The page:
Billy Haley and The Comets

An excerpt taken from Sax, Drugs and Rock ‘n’ Roll

The Comets had a young guitar player who had just joined the band and was a little too cocky for our liking.

On the Star Club stage, there was a backline of Fender guitar amps in place, but for some reason the new guitarist wanted the lead guitar amp moved.  He was acting like a right idiot! The members of our band gave each other a knowing glance and decided it was ‘initiation time’. We walked up on stage and picked up our young American friend. We carried him up the aisle, humming the death march as we went,

 

and headed straight out of the front door with The Comets in pursuit. He had no idea who we were or what we were doing at this point. We turned right and went down the Grosse Freiheit for about 30 yards, still humming the death march.  It was Sunday, and the streets were packed as usual; we had created quite a spectacle and folk had started gathering to see what the commotion was. We turned into the Flunder Courtyard to a pool surrounded by a high wall. All the time the guitarist was screaming at the top of his voice, “PUT ME

DOWN, FOR GOD’S SAKE, PUT ME DOWN!” As we approached the pool, we did indeed put him down, with an almighty splash, drenching half The Comets in the process! They were dripping wet, and everyone was rolling with laughter. Thankfully they took it in the spirit in which it had been intended. We laughed all the way back to the Star Club introducing each other as we went.

From that day on Bill Haley and The Comets became great friends of ours, and we would meet several times after.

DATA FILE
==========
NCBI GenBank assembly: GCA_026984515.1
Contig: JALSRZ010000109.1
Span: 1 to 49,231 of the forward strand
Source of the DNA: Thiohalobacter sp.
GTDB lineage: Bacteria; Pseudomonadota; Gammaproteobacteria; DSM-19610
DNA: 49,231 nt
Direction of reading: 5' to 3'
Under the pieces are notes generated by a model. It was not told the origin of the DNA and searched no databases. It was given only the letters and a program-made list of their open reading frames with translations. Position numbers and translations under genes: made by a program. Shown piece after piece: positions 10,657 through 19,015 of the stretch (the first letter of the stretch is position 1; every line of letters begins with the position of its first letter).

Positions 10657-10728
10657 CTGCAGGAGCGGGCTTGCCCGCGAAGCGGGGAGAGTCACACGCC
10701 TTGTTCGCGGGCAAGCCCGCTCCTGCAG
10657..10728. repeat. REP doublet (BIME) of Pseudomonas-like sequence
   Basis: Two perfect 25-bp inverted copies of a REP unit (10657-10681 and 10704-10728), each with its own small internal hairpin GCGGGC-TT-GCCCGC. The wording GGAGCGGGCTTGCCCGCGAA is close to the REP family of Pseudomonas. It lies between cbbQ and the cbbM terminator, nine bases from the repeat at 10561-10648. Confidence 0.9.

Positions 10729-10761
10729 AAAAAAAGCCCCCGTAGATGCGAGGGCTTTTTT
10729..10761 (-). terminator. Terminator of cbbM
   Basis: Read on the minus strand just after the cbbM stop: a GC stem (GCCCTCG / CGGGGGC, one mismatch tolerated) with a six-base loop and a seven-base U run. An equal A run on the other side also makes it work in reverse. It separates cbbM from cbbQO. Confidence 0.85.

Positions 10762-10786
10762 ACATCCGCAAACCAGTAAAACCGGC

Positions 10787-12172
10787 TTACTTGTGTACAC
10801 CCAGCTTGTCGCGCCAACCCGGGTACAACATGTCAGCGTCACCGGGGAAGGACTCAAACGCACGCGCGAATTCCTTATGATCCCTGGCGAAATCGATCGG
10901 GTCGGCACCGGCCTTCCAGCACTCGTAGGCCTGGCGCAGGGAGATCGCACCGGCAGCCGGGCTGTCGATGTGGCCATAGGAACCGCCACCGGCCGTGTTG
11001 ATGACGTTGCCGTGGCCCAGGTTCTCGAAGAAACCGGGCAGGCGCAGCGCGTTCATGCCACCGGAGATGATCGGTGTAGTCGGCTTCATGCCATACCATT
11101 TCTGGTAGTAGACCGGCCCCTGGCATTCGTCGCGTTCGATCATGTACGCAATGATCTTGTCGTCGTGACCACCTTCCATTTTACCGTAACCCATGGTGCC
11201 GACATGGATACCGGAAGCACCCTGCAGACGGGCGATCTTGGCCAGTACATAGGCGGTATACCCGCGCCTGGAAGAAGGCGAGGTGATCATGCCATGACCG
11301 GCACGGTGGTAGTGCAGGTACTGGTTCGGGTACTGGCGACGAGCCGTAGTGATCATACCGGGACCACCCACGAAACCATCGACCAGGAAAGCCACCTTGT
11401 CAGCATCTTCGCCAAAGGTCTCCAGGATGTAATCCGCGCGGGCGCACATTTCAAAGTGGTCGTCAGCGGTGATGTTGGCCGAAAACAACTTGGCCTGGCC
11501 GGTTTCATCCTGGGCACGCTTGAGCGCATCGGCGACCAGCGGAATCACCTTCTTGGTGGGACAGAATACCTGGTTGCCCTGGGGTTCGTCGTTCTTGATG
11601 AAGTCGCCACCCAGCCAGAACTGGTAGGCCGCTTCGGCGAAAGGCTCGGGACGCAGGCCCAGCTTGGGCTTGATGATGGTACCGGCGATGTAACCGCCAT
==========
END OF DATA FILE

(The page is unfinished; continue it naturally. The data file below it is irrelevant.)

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o

Angie McCartney

McCartney Multimedia, Inc.

…His unfailing sense of humour was what always shone through it all. He is still so utterly professional, on time, on cue, and with the odd, muttered observations of some of the shenanigans that his fellow performers would get up to.

Pete Postlethwaite OBE

Actor

… on that particular night we had Gerry and The Pacemakers, The Beatles and The Undertakers on the bill. The Undertakers did them all. They were the best, they were brilliant. Their speakers were shaped like coffins, they wore stovepipe hats and they had saxophones as well as guitars.

Spencer Leigh

BBC Radio Presenter & Author

The Undertakers were different from the other Merseybeat bands as they got away from the three guitars and drums lineup with the beefy saxophone of Brian Jones. Brian played on many hit records and is highly regarded in the industry.

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About the authors

Diane Tremarco is a former musician who runs Mouse Media, a graphic and web design studio in Merseyside. Diane has held the position of Editor on several regional magazines and has had a regular column in a National Magazine.

Brian ‘Saxophone’ Jones is a phenominal musician and one of the nicest guys you could wish to meet. Still playing regularly around Merseyside, he is looking forward to sharing his story with the world from December 2018.

Brian ‘Saxophone’ Jones
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